• Conduct regular testing and validate the effectiveness of the plan.
  • Develop playbooks for specific scenarios such as ransomware, or critical infrastructure outages.

4. Framework or standard adoption:

There has been renewed focus among organisations regarding assessing security posture against leading standards, and adopting a framework that will help drive strategies towards enhancing their position. The biggest challenge is in identifying the most relevant standard or framework that will provide optimal benefits to both internal and external stakeholders.

Where to begin

  • Assess regulatory obligations and customer requirements as this will drive focus on appropriate standard to comply with.
  • Determine the criticality of service delivery - what do your customers care about?
  • If it’s still unclear, start with the ISO 27001 standard or Essential 8 to gain an understanding of baseline controls that can be designed and implemented for establishing an information security management system.

ASIC’s survey is yet another eye-opener on why information security is of paramount importance given some of the recent data breaches, malware attacks and privacy concerns. The implications of these incidents are widespread and steps should be taken in earnest to enhance security posture and avoid pitfalls. The brief recommendations made above are starting points in addressing the concerns from the survey and can be supplemented with a more robust design and implementation of controls. Taking these steps will help organisations make a beginning in their journey towards information security and create a secure environment for everyone.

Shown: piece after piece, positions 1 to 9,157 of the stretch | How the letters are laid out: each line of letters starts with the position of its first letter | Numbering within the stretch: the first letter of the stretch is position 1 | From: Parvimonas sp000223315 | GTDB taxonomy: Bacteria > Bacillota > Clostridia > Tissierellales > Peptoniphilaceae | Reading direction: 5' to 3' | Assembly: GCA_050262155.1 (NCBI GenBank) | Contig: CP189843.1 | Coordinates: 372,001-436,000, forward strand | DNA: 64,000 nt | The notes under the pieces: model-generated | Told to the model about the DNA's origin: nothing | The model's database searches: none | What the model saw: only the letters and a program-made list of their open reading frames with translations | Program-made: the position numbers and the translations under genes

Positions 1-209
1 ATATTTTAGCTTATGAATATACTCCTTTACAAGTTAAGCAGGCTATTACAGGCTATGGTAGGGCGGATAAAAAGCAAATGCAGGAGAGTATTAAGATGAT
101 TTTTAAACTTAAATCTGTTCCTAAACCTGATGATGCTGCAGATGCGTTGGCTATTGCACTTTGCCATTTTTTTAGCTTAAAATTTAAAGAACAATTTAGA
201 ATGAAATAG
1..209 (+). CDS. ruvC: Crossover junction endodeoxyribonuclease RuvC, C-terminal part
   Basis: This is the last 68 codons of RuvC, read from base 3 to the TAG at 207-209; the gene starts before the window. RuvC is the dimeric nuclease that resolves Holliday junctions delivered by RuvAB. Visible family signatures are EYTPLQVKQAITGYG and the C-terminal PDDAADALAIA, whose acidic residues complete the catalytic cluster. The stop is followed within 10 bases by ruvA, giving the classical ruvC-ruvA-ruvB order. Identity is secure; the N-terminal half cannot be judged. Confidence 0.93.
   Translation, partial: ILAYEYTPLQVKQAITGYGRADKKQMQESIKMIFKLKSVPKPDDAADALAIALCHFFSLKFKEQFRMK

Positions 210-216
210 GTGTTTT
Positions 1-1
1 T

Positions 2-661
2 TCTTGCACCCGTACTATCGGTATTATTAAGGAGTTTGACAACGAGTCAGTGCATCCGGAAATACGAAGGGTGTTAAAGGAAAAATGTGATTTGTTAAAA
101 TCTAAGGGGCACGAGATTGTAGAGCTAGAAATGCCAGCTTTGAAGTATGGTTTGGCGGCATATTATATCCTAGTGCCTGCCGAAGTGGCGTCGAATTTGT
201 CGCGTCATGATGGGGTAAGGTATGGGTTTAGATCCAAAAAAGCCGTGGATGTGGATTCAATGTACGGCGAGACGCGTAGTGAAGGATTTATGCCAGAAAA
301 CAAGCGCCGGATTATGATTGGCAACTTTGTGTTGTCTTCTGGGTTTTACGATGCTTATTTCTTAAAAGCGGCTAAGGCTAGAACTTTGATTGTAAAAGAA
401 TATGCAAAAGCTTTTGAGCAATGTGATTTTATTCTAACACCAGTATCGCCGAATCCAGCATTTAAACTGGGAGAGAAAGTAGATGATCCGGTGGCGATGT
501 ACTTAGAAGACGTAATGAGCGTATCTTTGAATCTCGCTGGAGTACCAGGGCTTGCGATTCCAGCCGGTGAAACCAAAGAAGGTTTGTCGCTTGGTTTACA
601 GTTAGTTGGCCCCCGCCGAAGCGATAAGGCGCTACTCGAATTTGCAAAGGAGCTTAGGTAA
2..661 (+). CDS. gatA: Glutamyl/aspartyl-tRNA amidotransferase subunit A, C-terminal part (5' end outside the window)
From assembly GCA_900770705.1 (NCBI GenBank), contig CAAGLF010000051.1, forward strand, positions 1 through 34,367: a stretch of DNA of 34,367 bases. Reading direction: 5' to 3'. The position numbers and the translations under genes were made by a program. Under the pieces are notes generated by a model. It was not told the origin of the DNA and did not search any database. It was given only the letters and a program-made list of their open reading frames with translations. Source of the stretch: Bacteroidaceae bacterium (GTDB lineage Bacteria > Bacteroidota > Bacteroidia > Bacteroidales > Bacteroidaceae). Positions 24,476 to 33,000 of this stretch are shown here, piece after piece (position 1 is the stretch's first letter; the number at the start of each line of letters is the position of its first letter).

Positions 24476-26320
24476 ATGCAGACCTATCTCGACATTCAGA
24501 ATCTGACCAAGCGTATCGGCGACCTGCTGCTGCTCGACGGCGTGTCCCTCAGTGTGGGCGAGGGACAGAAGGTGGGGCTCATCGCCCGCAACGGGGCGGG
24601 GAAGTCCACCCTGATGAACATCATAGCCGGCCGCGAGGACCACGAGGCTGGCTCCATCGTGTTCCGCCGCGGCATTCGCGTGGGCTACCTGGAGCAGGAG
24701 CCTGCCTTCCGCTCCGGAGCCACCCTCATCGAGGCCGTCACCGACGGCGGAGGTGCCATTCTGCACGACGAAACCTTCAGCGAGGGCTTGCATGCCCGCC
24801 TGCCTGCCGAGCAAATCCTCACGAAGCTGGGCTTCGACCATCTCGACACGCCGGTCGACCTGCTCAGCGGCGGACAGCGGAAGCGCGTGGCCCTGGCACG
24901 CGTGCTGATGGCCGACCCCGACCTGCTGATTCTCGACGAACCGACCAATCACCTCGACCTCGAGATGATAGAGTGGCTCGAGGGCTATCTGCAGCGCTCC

Shane Silva
Shane is an accomplished managing director based in Sydney, leading the data governance and technology assurance practices. With a career spanning more than 16 years in the professional services industry, Shane is recognised for his exceptional expertise and proficiency ...
Krishnan Venkatraman
Krishnan is a director with over 14 years’ experience in professional services. He has specific expertise in technology risk consulting and has been advising clients both in the public and private sector in designing and implementing information security controls. ...